As the business landscape becomes increasingly digital, companies have been expanding their technology capabilities at a rapid pace. They are not talking about a single platform, single cloud vendor approach, but a hybrid cloud approach: one that enables them to derive 2.5 times more value on average.
|Hybrid cloud - hype or business imperative |
For most, this has resulted in huge investments moving their business applications to the cloud, embedding a cloud-first model which can support networking, scalability, and flexibility across enterprises.
Now more than ever, business decisions must consider how leveraging the cloud can influence their business strategy. In short, where integrating new technologies can be compelling, the success or failure of cloud deployments are not technology stories: they are business transformation stories.
At a recent press meeting, Tan Jee Toon, country manager of IBM Vietnam said, “Being conversant in the language of the cloud to articulate the 'why' and deliver on it has never been more important for business leaders. Organisations who are leading in the cloud must be discerning in which cloud model they adopt, from on-prem, off-prem, public, and private cloud, open-source, Kubernetes, and recognise the impact of their cloud model is no longer a matter reserved for the IT department.”
What is more, business leaders’ understanding of how a cloud strategy should be orchestrated to achieve business goals – from cost optimisation and delivering a great customer experience to grow or shrink operations or areas of business at warp speed as circumstances shift – is a requisite. Tan added. Today’s business leaders need to understand how the cloud can enable their organisations to be both agile and resilient while unlocking increase value from workflows and data.
Dipping the toes or diving deep: the difference is in the rewards
The fact is most businesses are only 20 per cent of the way into their cloud journeys. The early days when getting on to the cloud was what business wanted to do saw one part of a processor workload to the cloud. Enterprises now understand the importance of examining the role of cloud in their enterprise – and its challenges – from shifting core business applications and the most complex of workloads to the cloud, extracting more data, and optimising every part of the business from supply chains. It requires industry-specific expertise in the modernisation of mission-critical business processes to accelerate the transformation, supported by a strong partner ecosystem.
This business is enabled with the ability to store, access, and move data from a public or shared cloud environment, a private one, and across multiple cloud providers. The openness enables companies to select the best possible innovations and new technologies from the open-source community that provide the best advantage for the business. Ultimately, cloud enables the elasticity to shrink and grow different parts of the business, common control points to ensure data is protected, and drive workloads where they need to be delivered.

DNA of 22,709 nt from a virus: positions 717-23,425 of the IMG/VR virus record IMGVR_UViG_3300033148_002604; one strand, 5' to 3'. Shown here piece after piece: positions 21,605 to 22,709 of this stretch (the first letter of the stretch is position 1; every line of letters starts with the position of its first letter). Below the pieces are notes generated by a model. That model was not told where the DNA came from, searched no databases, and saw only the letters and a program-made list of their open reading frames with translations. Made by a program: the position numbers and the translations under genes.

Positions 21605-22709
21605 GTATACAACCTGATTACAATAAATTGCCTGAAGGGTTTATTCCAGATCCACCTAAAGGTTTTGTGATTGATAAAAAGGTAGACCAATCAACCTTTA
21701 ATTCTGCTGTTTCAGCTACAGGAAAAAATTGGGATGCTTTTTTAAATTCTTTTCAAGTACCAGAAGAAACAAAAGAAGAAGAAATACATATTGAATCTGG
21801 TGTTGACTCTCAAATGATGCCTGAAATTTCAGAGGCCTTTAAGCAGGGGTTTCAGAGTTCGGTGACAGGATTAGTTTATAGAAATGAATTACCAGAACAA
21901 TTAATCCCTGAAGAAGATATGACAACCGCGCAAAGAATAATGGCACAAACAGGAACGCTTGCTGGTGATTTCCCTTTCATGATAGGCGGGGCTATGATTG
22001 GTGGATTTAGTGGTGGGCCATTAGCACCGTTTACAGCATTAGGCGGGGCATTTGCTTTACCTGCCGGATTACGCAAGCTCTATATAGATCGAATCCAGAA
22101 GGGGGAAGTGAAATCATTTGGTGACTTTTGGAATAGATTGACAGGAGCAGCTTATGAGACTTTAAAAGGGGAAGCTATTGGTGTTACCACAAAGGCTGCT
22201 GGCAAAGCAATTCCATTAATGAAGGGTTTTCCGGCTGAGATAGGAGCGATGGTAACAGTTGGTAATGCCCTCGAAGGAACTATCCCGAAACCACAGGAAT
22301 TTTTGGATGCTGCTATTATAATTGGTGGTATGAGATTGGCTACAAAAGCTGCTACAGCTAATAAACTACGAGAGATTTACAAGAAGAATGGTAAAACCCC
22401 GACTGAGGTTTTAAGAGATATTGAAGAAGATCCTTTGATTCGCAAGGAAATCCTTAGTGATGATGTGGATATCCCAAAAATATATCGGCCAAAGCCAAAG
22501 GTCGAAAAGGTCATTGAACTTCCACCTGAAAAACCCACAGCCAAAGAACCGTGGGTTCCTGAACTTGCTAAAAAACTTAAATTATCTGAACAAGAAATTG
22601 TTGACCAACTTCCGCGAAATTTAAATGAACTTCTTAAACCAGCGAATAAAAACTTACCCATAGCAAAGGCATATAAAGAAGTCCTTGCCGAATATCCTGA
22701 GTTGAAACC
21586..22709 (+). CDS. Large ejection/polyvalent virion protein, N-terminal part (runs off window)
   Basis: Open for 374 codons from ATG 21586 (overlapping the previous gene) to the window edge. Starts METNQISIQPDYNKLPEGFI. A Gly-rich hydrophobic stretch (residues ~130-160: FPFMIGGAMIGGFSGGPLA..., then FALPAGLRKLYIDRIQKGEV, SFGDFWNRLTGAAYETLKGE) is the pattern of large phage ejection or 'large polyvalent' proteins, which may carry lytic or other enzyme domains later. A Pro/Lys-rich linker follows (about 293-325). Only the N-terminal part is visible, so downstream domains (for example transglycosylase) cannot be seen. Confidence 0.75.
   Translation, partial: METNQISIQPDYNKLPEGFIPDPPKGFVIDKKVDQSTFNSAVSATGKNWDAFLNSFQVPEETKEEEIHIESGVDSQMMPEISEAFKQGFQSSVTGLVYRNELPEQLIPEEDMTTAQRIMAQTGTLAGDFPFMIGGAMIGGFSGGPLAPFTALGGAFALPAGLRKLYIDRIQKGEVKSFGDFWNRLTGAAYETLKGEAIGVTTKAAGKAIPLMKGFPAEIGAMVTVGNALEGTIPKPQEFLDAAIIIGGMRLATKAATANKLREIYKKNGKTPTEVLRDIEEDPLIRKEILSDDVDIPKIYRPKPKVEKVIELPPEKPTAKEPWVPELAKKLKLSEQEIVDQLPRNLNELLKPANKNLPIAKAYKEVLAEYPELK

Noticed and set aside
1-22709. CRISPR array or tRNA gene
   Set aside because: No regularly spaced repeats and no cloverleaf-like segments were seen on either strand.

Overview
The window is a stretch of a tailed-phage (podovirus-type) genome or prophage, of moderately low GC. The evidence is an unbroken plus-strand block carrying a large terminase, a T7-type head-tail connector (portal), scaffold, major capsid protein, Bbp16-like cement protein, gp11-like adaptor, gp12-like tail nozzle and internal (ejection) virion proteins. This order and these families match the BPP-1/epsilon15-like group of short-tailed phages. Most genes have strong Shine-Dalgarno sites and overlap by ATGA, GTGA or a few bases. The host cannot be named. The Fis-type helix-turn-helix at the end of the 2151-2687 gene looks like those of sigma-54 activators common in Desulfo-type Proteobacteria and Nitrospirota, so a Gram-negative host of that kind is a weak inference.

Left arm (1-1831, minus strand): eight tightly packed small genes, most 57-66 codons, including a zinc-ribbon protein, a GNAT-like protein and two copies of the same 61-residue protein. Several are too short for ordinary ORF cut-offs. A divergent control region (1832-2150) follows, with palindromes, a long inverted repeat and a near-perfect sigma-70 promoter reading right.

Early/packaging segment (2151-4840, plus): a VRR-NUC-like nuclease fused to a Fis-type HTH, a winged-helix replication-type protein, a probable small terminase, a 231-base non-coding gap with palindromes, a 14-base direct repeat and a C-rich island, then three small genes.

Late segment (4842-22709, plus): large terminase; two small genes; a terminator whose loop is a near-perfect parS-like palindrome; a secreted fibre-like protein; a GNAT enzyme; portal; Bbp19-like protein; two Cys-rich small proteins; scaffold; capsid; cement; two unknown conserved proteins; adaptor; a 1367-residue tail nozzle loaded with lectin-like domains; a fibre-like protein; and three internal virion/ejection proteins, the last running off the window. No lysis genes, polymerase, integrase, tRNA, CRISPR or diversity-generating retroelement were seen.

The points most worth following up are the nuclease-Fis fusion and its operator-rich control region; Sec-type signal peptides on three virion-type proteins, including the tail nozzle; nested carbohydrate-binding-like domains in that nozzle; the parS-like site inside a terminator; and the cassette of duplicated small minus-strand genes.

Openness demands trusted security
To truly take advantage of an open architecture brought by the cloud, organisations need to both trust the data they have access to and maintain the trust of their employees and customers that they will protect it. In fact, an IBM survey of more than 13,500 global C-level executives found market leadership is most frequently attained when an organisation establishes a high level of trust in the data from its customers, its own business processes, and across its partner ecosystem.
This just drives home the focus that organisations need to have on ensuring that whatever cloud decision they make, enterprise-grade security is part and parcel of this. Companies need to have confidence that their business can maintain control over the data and the most sensitive of workloads to protect against breaches – a relatively common occurrence in some early cloud deployments.
Enabling the cognitive enterprise
The speed and pace with which business becomes a truly agile, cognitive enterprise lie in the hands of its IT department. As the orchestrators, they have the powers to bring together the different parts of the organisation around the hybrid cloud strategy.
By having a clear view of where the value of IT will be and the roadmap to get there, by focusing on developing business-building capability and not just new business, and by locking in an agile operating model, businesses will join those smart leaders and enjoy 2.5 times the value from a hybrid, multi-cloud platform technology.